President Bush says he supports extending U.S. assistance to Colombia to fight illegal drugs. That program, called Plan Colombia, is set to expire next year. White House correspondent Scott Stearns reports from the Colombian city of Cartagena, where President Bush made a brief visit on Monday.
Colombia supplies about 90 percent of the cocaine and half of the heroin sold in the United States. So it is an important front line in the fight against illegal drugs.
Bush Administration officials say this is a democracy under assault, and it's up to the United States to stand with Colombia at what they call a dramatic turning point in its fight against both cocaine producers and Marxist rebels.
Washington is spending $680 million in Colombia this year, most of it on military training and counter-drug programs, including aerial herbicide spraying of cocoa leaves, which U.S. officials say has cut cocaine production by 20 percent for the second straight year.
After a meeting with Colombian President Alvaro Uribe, President Bush said the Colombian people are dedicated to the triumph of democracy and the rule of law against the forces of violence, and the United States stands with them.
"Our two nations share in the struggle against drugs," he said. "The drug traffickers who practice violence and intimidation in this country send their addictive and deadly products to the United States. Defeating them is vital to the safety of our peoples and to the stability of this hemisphere."
President Bush praised President Uribe's economic reforms, saying they have created jobs and improved living standards for Colombians. As hope advances, Mr. Bush says violence and extremism will retreat.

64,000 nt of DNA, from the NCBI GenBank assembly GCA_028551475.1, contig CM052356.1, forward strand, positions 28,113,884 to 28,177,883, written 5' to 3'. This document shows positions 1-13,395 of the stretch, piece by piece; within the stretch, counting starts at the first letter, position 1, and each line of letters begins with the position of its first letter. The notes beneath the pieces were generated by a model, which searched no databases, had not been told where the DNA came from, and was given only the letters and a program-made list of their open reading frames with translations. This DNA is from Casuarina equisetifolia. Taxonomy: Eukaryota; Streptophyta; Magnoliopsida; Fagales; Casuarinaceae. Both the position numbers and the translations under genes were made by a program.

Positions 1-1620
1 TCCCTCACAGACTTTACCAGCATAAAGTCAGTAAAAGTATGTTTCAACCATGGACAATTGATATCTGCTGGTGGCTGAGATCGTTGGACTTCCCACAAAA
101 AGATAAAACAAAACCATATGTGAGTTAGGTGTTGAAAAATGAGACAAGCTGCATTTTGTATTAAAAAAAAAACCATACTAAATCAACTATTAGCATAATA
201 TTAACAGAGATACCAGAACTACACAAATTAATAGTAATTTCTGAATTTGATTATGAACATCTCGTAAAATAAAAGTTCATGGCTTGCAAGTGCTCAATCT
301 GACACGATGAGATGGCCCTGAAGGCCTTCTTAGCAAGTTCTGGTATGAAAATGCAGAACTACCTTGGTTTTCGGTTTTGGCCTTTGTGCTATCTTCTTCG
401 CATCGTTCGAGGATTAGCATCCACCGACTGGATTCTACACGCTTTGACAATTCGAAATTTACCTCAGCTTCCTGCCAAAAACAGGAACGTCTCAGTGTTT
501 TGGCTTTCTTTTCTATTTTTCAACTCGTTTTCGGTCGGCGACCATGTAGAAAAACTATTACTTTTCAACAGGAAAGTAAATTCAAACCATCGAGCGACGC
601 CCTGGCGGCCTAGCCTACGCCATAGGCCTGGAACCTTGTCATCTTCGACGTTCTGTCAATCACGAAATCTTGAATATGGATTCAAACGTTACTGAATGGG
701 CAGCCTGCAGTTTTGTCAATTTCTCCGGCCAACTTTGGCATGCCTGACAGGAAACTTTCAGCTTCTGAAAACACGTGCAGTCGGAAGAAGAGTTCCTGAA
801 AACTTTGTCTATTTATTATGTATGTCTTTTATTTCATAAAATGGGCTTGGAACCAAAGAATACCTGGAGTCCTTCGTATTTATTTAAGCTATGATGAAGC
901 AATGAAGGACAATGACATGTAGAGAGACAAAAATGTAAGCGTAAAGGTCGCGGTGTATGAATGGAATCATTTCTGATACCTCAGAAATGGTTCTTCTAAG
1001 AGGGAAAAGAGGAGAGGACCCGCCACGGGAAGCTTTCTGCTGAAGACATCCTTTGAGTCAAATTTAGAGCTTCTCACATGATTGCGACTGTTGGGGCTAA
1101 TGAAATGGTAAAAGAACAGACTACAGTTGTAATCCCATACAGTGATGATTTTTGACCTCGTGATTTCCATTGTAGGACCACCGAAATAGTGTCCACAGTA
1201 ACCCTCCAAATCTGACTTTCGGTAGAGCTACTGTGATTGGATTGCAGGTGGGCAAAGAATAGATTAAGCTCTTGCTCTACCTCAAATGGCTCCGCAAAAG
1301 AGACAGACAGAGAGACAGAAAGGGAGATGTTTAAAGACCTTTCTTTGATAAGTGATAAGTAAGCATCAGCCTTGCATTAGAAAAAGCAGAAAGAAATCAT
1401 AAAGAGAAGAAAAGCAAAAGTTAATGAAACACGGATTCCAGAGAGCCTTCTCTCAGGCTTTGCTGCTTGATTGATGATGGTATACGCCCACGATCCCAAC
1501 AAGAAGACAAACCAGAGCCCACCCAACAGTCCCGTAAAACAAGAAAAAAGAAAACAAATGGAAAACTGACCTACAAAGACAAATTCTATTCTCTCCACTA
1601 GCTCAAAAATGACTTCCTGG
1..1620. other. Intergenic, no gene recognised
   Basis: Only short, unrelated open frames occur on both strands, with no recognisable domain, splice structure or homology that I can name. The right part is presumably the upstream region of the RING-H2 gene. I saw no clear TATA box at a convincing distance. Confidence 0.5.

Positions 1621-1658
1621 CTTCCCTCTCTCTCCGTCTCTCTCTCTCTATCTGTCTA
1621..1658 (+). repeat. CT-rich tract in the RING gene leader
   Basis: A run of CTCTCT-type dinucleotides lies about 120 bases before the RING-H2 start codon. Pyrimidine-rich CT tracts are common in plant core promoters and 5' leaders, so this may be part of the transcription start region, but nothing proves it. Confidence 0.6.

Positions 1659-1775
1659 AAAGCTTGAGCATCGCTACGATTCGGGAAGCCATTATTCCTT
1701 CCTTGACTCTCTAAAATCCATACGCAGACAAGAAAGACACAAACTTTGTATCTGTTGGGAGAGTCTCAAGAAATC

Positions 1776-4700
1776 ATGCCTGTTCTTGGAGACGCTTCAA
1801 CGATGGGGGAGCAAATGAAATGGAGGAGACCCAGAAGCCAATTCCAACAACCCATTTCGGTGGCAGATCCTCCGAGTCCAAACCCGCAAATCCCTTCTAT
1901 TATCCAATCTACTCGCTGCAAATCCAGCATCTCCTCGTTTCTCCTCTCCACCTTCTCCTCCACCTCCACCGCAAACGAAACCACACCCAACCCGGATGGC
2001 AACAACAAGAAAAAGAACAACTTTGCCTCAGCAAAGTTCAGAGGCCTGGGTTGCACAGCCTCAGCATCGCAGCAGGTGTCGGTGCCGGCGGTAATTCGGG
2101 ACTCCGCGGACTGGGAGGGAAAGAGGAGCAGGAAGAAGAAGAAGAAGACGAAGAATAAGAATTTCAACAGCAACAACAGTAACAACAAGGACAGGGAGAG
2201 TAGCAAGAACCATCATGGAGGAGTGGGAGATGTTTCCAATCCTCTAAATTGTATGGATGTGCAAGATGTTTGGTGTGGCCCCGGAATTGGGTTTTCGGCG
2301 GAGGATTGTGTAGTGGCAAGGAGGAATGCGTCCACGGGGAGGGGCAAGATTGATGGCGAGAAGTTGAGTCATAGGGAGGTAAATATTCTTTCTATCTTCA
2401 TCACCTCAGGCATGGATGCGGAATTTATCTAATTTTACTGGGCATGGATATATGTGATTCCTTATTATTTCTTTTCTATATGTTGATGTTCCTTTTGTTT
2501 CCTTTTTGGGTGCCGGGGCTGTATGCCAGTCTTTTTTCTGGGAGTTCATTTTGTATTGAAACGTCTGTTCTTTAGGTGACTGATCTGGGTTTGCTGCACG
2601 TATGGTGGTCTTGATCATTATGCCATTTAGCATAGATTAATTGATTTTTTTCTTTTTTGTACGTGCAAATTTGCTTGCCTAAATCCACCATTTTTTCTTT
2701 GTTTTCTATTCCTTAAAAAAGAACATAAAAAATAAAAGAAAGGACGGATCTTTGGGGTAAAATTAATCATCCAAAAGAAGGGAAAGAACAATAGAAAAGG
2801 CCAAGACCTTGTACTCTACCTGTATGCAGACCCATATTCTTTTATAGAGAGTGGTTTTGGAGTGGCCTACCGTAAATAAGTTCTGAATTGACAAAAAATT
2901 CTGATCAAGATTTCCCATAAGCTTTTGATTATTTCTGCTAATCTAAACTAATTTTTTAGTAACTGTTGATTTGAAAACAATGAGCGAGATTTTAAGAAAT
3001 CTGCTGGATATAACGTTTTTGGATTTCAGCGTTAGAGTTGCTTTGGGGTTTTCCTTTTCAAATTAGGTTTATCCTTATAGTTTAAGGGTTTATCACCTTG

"Investor confidence is up, unemployment is down and growth is strong," he said. "Our two nations also share a strong commitment to advancing free and fair trade and economic growth throughout the Americas. We are working hard on a free trade agreement that will link the United States and Colombia as well as other Andean nations of South America in a wider economic partnership."
Planning for this visit began when President Uribe called President Bush to congratulate him on his re-election. The Colombian leader suggested that Mr. Bush stop-by on his way home from the Asian Pacific Economic Cooperation forum in Chile. White House officials say President Bush thought that was a great opportunity to underscore America's commitment to the Colombia's progress.
Answering questions from reporters, President Uribe said he appreciates that commitment. Speaking through a translator, the Colombian leader said a free trade agreement will take account of the need to offer Colombian farmers incentives to grow crops other than cocoa leaves. "President Bush has understood throughout this process in assisting Colombia how important it is for the legal farming business in Colombia to prosper so we have opportunities for our farmers," he said.
Bush Administration officials say the leaders also discussed the fate of three American hostages being held by rebels of the Colombian Revolutionary Armed Forces, or FARC, as well as U.S. efforts to help Colombia consolidate its democracy, improve human rights, and increase trade.
Under the U.S. law called the Andean Trade Preference and Drug Eradication Act, bi-lateral trade between the United States and Colombia is up by about one billion dollars since 2003, helping contribute to an economic growth rate here above four percent.
Security is always tight around President Bush, but this is a particularly sensitive stop given the ongoing fight against FARC rebels as government forces push farther into the dense jungle of south-central Colombia.
More than 15,000 police shut down much of the costal city of Cartagena for the president's four-hour visit, shadowing his motorcade with helicopters and armored gunboats.
In addition to his meeting with President Uribe, Mr. Bush visited with a dozen young baseball players and Colombian professional player Orlando Cabrera, who plays for this year's U.S. World Series champions, the Boston Red Sox.